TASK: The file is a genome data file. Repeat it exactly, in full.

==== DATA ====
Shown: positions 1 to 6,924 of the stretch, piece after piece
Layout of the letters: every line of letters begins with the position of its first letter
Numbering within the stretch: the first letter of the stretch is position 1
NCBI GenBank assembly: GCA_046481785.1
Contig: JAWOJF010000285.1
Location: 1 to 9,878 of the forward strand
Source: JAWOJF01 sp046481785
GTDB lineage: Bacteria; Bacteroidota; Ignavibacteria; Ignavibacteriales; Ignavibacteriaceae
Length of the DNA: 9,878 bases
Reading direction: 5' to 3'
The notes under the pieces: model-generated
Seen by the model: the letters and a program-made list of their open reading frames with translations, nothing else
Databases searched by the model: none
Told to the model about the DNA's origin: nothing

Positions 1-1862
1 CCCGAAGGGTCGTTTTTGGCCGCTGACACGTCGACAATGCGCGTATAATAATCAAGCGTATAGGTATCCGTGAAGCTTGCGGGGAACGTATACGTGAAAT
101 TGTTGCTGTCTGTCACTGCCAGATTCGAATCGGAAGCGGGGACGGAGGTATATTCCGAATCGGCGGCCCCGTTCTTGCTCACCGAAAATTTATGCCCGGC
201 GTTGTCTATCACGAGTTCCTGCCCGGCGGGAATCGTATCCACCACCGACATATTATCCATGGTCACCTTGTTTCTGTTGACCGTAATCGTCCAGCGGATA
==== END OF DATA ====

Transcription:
Shown: positions 1 to 6,924 of the stretch, piece after piece
Layout of the letters: every line of letters begins with the position of its first letter
Numbering within the stretch: the first letter of the stretch is position 1
NCBI GenBank assembly: GCA_046481785.1
Contig: JAWOJF010000285.1
Location: 1 to 9,878 of the forward strand
Source: JAWOJF01 sp046481785
GTDB lineage: Bacteria; Bacteroidota; Ignavibacteria; Ignavibacteriales; Ignavibacteriaceae
Length of the DNA: 9,878 bases
Reading direction: 5' to 3'
The notes under the pieces: model-generated
Seen by the model: the letters and a program-made list of their open reading frames with translations, nothing else
Databases searched by the model: none
Told to the model about the DNA's origin: nothing

Positions 1-1862
1 CCCGAAGGGTCGTTTTTGGCCGCTGACACGTCGACAATGCGCGTATAATAATCAAGCGTATAGGTATCCGTGAAGCTTGCGGGGAACGTATACGTGAAAT
101 TGTTGCTGTCTGTCACTGCCAGATTCGAATCGGAAGCGGGGACGGAGGTATATTCCGAATCGGCGGCCCCGTTCTTGCTCACCGAAAATTTATGCCCGGC
201 GTTGTCTATCACGAGTTCCTGCCCGGCGGGAATCGTATCCACCACCGACATATTATCCATGGTCACCTTGTTTCTGTTGACCGTAATCGTCCAGCGGATA